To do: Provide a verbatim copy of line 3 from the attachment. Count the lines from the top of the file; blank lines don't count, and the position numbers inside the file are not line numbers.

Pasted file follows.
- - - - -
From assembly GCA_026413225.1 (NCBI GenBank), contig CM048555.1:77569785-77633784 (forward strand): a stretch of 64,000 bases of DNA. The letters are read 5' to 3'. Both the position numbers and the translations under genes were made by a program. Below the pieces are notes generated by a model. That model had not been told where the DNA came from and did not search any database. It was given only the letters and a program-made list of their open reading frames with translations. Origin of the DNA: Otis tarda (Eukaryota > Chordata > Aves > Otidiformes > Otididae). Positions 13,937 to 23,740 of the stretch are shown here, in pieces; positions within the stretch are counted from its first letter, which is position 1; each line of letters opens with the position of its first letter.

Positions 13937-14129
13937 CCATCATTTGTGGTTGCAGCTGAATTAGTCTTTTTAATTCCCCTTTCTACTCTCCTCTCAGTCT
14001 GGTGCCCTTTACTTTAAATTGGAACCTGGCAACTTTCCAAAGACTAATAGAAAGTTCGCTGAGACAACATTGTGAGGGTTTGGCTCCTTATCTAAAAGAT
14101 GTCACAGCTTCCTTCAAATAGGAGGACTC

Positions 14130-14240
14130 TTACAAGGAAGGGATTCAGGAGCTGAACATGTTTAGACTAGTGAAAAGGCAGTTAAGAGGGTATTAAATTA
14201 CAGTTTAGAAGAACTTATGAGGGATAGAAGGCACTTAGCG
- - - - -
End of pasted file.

13937 CCATCATTTGTGGTTGCAGCTGAATTAGTCTTTTTAATTCCCCTTTCTACTCTCCTCTCAGTCT